Pharmaceutical companies seeking to win marketing approval for antidepressants should not be required to include long-term data on safety and efficacy in their initial marketing applications, according to a US Food and Drug Administration (FDA) advisory committee.
The panel voted 12-0 against requiring long-term data in dossiers, after hearing arguments from Industry representatives that the measure would only delay approval of new drugs – perhaps by as much as a year – and discourage development of new antidepressants. Most companies developing antidepressants rely on acute data for their initial marketing application and then generate long-term data in the post-marketing phase.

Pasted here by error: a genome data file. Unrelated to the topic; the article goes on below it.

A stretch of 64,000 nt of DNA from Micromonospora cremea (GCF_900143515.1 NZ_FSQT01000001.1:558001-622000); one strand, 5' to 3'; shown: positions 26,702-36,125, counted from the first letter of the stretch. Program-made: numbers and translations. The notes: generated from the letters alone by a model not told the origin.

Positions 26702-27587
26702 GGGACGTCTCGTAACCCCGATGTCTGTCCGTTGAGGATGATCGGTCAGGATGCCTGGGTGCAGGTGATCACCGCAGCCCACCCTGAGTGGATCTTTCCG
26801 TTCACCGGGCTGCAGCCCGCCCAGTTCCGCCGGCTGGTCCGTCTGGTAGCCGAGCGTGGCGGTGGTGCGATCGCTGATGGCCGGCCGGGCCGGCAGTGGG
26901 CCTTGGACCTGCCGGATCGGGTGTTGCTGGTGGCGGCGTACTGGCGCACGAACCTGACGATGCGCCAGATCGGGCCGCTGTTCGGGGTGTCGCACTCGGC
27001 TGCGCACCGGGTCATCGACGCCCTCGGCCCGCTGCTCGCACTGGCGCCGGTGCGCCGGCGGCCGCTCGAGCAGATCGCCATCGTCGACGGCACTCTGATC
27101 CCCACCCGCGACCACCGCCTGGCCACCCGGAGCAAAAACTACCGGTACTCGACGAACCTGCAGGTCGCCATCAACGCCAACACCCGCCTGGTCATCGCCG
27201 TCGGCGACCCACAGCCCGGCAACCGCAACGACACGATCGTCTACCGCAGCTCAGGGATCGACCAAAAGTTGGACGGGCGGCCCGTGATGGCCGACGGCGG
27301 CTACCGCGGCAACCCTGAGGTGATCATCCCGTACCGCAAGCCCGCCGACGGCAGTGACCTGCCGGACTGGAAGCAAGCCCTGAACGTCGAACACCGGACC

The FDA convened the meeting in the wake of safety problems that have emerged with the selective serotonin reuptake inhibitor (SSRI) class of antidepressant, particularly with regard to the risk of suicide in children and possibly adults [[29/09/05b]] [[31/05/05g]].
The European Medicines Agency (EMEA) already requires data on long-term efficacy, according to the FDA, but the panellists agreed that adding this requirement in the US market would make it harder for companies to bring new products to market, and would not impart any major benefit for patients.